Objectives: A longitudinal study was conducted to determine the predictability of personal and occupational factors with respect to the incidence of upper-limb disorders in occupations requiring repetitive work.
Methods: A sample of 598 workers in five activity sectors completed a self-administered questionnaire; the workers were examined by an occupational health physician in 1993-1994 and 3 years later. Three disorders were considered, carpal tunnel syndrome (CTS), lateral epicondylitis and wrist tendinitis.
Results: The results of this longitudinal study indicated that the following three sets of risk factors independently affect the incidence of upper-limb disorders: (i) biomechanical constraints, (ii) psychosocial factors, and (iii) personal factors. The combination of risk factors differed between CTS, lateral epicondylitis, and wrist tendinitis. The presence of psychosomatic problems was a strong predictor of wrist tendinitis. Social support at work was also associated with the incidence of wrist tendinitis. The presence of depressive symptoms and other upper-limb disorders predicted the first occurrence of lateral epicondylitis. Age was associated only with epicondylitis. The results were consistent with those concerning the role of forceful movements of the elbow for epicondylitis and confirmed the role of forceful movements for CTS.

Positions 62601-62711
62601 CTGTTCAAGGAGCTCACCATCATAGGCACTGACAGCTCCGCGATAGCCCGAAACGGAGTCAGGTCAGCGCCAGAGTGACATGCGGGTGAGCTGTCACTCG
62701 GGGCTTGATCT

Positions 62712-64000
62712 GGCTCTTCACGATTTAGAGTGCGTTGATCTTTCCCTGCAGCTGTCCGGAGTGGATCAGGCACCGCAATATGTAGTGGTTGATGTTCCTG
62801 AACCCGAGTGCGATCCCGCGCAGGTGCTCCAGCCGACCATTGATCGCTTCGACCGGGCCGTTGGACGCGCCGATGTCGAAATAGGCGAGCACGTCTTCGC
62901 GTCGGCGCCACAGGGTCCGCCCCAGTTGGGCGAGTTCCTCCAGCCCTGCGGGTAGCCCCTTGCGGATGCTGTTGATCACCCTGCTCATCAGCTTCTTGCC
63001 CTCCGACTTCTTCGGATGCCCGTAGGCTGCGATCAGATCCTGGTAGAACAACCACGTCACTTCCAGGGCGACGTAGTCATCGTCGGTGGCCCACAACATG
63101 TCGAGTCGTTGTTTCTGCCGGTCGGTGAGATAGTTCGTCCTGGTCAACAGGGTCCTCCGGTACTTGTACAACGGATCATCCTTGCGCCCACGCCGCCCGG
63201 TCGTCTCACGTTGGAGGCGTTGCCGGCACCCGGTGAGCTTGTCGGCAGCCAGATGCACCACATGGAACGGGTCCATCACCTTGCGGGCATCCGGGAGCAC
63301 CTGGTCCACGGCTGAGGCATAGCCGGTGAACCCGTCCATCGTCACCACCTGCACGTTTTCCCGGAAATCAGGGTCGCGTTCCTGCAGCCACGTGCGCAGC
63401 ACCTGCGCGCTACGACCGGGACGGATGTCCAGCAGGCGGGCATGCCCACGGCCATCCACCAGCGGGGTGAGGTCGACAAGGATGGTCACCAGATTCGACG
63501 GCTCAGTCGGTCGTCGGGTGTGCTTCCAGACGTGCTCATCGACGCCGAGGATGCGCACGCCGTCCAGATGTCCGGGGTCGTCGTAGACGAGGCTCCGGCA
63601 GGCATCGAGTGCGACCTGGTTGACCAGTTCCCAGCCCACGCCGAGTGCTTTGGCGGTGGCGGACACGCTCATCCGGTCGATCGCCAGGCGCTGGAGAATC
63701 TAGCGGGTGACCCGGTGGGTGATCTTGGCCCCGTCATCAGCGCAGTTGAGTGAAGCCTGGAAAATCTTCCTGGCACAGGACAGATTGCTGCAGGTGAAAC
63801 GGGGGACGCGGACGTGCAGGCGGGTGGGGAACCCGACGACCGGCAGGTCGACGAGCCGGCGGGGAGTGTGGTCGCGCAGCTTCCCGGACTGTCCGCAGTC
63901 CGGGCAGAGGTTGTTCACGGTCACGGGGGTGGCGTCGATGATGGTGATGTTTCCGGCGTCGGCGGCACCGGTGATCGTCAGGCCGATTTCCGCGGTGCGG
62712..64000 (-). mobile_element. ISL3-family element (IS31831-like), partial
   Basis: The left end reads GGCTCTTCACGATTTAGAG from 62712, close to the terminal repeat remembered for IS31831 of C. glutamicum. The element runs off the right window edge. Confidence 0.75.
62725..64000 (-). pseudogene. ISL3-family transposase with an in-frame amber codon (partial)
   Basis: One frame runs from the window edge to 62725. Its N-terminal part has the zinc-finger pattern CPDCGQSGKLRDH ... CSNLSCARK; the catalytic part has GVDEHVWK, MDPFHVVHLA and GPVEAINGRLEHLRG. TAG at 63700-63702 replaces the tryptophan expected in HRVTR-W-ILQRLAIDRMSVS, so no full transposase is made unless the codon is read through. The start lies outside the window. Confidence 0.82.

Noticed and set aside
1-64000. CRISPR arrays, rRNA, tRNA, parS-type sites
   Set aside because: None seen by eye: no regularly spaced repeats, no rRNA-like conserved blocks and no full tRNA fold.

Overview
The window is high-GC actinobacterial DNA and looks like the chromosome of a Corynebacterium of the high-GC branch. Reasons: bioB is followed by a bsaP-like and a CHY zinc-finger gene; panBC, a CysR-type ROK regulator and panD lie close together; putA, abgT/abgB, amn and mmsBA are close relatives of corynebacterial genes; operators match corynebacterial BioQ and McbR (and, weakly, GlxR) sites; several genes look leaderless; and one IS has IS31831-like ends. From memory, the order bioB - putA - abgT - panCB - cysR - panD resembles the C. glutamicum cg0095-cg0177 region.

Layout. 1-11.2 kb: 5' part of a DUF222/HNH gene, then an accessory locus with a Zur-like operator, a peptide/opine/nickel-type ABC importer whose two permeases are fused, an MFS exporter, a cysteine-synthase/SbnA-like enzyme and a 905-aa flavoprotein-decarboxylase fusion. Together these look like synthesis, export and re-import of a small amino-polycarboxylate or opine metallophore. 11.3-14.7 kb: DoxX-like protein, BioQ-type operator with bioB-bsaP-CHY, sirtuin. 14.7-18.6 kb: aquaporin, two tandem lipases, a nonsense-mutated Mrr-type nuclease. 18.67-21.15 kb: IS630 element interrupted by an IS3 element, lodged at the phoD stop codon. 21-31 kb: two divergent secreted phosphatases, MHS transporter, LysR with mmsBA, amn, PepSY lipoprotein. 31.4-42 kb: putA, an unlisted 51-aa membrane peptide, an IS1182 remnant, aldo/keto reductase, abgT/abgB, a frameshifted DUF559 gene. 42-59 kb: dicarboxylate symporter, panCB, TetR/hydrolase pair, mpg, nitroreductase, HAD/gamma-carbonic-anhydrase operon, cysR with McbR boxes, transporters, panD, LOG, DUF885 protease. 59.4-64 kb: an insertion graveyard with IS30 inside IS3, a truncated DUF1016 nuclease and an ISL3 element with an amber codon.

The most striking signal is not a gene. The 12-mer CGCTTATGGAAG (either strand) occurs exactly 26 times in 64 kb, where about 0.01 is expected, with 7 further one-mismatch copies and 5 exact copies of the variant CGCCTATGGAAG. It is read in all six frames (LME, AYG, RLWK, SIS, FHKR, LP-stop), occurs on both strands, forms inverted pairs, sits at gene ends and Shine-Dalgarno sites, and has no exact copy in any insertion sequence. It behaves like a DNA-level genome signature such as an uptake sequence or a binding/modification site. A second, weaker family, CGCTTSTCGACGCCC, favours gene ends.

Conclusions: This study considered different sets of risk factors simultaneously with a longitudinal approach, in a population with a high level of occupational exposure. The results indicate that three sets of risk factors independently affect the incidence of upper-limb disorders. In addition to biomechanical constraints, psychosocial and personal factors play a role.